The Lifetime Drinking History (LDH) assessment which uses the timeline follow-back interview methodology (where subjects break their drinking history into periods with consistent alcohol use) was used to gather retrospective alcohol use information (Sobell and Sobell, 1990, 1992; Sobell et al., 1988). We used data from the LDH to match abstinent alcoholic subjects and treatment naïve alcoholic subjects on a one-to-one basis. Subjects were matched on gender and age at the onset of heavy drinking. Heavy drinking was defined as the age when a subject first reached a monthly dose of 80 drinks per month for females and 100 drinks per month for males. There were 47 abstinent alcoholic subjects, but only 39 of these were able to be matched to a treatment naïve subject. The remaining subjects first met the criterita for heavy drinking relatively late in life (in their mid thirties), and we did not have any same gender treatment naïve subjects who matched them on that variable. The average difference in the age at which subjects met the criteria for heavy drinking was 1.85 months (s.d. = 15.4 months) across the 14 female and 25 male matched subject pairs. Once the matches were completed, the alcohol use variables from the LDH of the abstinent alcoholic subject from each pair were computed as if that subject were the age of his or her matched treatment naïve subject. For example, if an abstinent alcoholic subject was 55 years old, the matched treatment naïve subject was 30 years old, and both subjects met the heavy drinking criteria at age 23, then the alcohol use variables for the abstinent alcoholic subject were recomputed using the drinking history up to the point when that subject reached the age of 30 years. Alcohol dose, duration of use, and duration of abstinence variables were computed from the LDH for two intervals: the time between the person’s first drink and the date at which they met criteria for heavy drinking, and the period between that date and the current age of the treatment-naïve person from each pair. This procedure is illustrated in Figure 1.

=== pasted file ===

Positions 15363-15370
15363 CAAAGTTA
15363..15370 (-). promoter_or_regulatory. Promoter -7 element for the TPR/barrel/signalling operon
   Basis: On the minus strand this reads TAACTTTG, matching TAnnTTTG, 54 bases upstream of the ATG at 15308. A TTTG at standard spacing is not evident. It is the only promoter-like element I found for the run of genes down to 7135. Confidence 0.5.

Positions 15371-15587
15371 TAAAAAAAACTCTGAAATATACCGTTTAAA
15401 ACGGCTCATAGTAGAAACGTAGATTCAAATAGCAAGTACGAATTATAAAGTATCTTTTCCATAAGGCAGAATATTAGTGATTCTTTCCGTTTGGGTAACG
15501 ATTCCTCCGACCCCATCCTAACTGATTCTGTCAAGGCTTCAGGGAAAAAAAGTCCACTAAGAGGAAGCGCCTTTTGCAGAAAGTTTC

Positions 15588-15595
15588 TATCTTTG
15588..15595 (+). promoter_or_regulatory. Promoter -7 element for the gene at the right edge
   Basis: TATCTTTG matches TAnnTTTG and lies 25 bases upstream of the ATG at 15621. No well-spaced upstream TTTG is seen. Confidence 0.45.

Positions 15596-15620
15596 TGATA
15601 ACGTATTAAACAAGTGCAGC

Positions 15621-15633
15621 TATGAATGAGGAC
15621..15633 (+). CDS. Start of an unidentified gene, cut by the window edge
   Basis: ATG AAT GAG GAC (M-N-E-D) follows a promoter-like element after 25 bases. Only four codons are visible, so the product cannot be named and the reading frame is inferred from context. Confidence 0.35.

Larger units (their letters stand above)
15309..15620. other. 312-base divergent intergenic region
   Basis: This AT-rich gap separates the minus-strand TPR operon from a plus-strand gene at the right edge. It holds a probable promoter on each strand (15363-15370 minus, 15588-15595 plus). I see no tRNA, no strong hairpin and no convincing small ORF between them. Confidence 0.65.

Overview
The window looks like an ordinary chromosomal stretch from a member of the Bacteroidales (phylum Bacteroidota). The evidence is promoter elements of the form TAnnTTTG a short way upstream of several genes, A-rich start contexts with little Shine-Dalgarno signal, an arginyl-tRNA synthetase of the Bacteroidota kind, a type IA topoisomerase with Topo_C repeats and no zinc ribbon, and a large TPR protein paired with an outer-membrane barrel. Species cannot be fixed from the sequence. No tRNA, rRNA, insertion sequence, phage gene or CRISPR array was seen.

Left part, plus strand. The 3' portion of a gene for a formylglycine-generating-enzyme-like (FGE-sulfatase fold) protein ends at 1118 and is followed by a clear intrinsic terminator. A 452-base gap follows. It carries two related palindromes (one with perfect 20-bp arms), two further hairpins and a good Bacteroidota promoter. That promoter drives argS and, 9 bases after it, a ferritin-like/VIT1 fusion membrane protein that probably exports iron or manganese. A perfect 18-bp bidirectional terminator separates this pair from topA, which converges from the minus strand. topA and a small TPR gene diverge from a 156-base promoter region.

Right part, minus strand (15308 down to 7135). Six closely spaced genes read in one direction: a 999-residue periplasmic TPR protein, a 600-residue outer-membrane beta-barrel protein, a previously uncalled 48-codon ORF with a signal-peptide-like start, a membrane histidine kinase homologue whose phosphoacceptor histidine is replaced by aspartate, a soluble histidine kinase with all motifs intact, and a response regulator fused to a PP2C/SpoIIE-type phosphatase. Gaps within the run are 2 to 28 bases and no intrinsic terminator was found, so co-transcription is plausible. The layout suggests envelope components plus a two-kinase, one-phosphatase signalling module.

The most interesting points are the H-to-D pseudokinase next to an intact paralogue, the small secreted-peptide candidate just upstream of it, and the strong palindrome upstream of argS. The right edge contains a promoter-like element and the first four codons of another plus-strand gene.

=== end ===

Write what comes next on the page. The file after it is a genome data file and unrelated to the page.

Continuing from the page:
The groups were compared on alcohol use variables using a repeated measures Analysis of Variance within the Statistical Analysis System (SAS, 2001). The trajectories of alcohol use were also examined visually. For that purpose, because subject pairs first met the criteria for heavy use at very different ages (range 13 to 40 years), lifetime drinking histories were normalized with the age of meeting the criteria for heavy drinking set to zero. Each subject’s use history was then plotted as a function of time. Subjects from the two groups were plotted using different colors to help visualize differences in drinking trajectories between the two groups.
Table 3 presents the drinking history data divided into two intervals. The first interval is the period from an individual’s first drink until the beginning of heavy drinking (as defined above). The second interval is the period from the beginning of heavy drinking to the age of the treatment naïve subject in each subject pair; thus the duration of this interval is the same for the two subjects in each abstinent alcoholic – treatment naïve alcoholic pair.
In this interval, there were strong gender effects for all alcohol dose variables (average dose, peak dose and last six months dose), with males consistently having higher doses than females. All effects were large, with gender accounting for 14.9% of the variance of average dose, 22.1% of the variance for peak dose, and 16.9% of the variance for last six months dose. The only group difference was on abstinence duration during this period, with alcoholics who eventually were treated having some periods of abstinence in this interval before they had even begun to drink heavily. Treatment naïve alcoholics had no abstinence periods during this interval. Five of 39 alcoholics (4 males and 1 female) who eventually were treated had periods of abstinence in this interval.